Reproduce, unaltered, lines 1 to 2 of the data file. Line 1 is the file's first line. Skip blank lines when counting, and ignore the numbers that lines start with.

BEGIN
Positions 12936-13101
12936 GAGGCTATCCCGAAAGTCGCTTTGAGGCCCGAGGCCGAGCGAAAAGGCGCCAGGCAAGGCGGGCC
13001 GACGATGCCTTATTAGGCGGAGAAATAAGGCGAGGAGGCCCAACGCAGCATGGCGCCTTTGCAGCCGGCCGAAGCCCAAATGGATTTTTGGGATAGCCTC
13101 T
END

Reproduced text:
Positions 12936-13101
12936 GAGGCTATCCCGAAAGTCGCTTTGAGGCCCGAGGCCGAGCGAAAAGGCGCCAGGCAAGGCGGGCC